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The Development Exponent: A Leadership Perspective

Bruce Holoubek

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Leadership, Balance, and Lifetime Learning with Brianna Rooney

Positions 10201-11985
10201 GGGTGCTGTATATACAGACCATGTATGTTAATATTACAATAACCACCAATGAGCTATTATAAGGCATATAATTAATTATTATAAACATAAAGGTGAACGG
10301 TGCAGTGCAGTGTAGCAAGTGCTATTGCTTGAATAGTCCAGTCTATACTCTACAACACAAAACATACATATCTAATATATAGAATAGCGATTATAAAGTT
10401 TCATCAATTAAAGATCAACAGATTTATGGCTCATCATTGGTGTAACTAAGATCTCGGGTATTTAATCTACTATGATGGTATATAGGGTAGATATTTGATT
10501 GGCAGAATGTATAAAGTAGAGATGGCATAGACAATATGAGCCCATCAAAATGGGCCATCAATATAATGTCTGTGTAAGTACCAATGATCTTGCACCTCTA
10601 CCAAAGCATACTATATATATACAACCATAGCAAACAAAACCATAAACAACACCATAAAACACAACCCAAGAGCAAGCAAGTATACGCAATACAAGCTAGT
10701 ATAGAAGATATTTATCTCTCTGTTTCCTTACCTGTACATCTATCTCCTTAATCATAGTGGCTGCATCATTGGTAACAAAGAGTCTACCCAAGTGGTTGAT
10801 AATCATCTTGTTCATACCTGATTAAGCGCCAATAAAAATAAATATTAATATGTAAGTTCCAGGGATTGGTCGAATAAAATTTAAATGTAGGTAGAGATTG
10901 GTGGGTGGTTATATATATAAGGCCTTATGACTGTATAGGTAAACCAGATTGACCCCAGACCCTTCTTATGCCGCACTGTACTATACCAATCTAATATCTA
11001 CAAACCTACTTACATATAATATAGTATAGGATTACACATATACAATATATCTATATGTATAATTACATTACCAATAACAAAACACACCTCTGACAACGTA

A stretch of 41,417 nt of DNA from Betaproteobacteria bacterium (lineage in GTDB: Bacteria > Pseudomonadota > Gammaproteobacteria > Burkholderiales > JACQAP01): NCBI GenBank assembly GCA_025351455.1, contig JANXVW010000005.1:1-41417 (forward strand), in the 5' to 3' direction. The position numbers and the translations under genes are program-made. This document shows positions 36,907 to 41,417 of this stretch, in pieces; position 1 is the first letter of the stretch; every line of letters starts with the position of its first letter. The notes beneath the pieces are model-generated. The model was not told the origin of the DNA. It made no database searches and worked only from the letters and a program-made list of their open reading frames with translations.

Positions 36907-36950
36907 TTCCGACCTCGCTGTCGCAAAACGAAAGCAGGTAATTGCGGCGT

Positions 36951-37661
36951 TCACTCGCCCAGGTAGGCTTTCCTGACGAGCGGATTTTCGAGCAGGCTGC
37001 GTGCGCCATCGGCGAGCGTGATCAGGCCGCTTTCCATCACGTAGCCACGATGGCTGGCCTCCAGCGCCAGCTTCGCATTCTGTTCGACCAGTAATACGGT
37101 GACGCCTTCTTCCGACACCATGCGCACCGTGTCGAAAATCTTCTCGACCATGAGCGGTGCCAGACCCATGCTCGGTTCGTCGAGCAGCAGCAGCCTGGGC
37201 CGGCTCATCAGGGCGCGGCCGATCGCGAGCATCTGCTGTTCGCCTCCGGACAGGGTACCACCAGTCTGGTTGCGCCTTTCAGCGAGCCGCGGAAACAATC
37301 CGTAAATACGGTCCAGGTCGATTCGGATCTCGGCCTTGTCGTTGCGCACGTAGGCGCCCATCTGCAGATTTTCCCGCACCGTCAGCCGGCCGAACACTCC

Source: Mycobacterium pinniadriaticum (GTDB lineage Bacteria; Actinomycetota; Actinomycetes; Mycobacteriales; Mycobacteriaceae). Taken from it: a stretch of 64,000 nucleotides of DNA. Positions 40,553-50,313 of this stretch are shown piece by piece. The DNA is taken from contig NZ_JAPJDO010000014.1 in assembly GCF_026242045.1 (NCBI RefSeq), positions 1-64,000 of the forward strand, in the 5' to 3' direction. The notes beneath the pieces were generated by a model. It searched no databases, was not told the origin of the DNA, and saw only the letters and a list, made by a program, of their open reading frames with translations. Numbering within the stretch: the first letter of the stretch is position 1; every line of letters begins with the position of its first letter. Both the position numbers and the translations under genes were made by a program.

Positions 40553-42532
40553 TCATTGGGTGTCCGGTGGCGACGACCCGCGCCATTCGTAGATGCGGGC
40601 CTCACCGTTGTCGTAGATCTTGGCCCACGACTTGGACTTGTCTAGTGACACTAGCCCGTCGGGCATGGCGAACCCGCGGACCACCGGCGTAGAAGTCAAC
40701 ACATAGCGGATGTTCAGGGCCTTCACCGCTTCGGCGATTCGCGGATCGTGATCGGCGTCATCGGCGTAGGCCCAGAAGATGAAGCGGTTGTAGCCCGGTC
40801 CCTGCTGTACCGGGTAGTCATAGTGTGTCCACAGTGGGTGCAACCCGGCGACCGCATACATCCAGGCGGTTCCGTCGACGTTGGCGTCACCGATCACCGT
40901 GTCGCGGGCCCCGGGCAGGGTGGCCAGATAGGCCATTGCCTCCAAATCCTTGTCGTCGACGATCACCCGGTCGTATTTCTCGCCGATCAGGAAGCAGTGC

What drew me immediately to Brianna Rooney, CEO of Techees.com and the Millionaire Recruiter, was her ability to develop a thriving business, get results from her matchmaking system for recruiters, and still make family an absolute priority. Her team’s approach to the highly competitive field of recruiting is unlike what I’ve seen with most recruiters -- right down to her philosophy about that competition. “I don’t find other recruiters to be competitors,” she shared. “I want us all to come together to have a more well-respected industry.” That’s why she pours time and resources into providing some of the most comprehensive recruiting training in the business. That’s leadership. I asked her about early challenges and was surprised to learn that her launch into the recruiting space and business ownership was without the usual pitfalls. Her business was up and running fast and she had her first deal in the first month. Challenges didn’t really arise until she was two and a half years in and realized this was more than a small business that she ran out of her room. This was a growing entity that she had to treat like the burgeoning business it was. I am a firm believer that there’s a very big difference between being serious about starting a business and taking your business seriously. The people that fall into the first part but don’t move into the second usually end up in that 85% that don’t make it. Brianna takes it seriously. While she had a passion for being a hands-on recruiter and loved being in the bullpen making things happen with her team – she knew she was hindering the growth of the company because you just cannot (and should not) wear all the hats. Her CEO hat had to take priority for growth to occur. That’s why she took action to put personal and professional development at the top of her to-do list this year and why her company and her team has seen so much transformation. I thought that made for the perfect segue to turn our conversation to our core theme at Contracted Leadership – helping leaders develop mutually meaningful work engagements. From a recruiting client standpoint, creating those experiences starts by ensuring they are matching the right candidates to clients. That matchmaking process often includes a lengthy question and answer session and usually an office tour. What does their career development path look like? What is their interview process and how long does it take? Brianna is a self-proclaimed “nitty gritty” recruiter. Which is exactly what you want to see. “Everyone has to be on the same page,” she shared. I couldn’t agree more. She recently received her certificate in diversity and inclusion so she could add that layer of training on for her recruiters and clients as well. I was interested to find out if she had a defining question that would help her best understand her client’s needs so she could more perfectly match candidates and I love that she said, “Describe your culture and company values and what they mean.” It’s very similar to what we do when we do here with our Contracted Leadership clients. When we embed in an organization, one of our first priorities is to engage with employees and ask, “Tell me what your company values are and what you do to support that?” Sometimes that is a question they can answer swiftly, other times not. Both tell us something about how we can best support the growth of that client and create new paths for those meaningful work engagements. From a recruiting candidate standpoint, utilizing an extensive Q&A process to dig deep into what that person is looking for from their new employer such as what drives them, what industry makes the most sense for them, and even what doesn’t work for them is imperative. With a clear understanding of both sides of the equation, a recruiting team is best able

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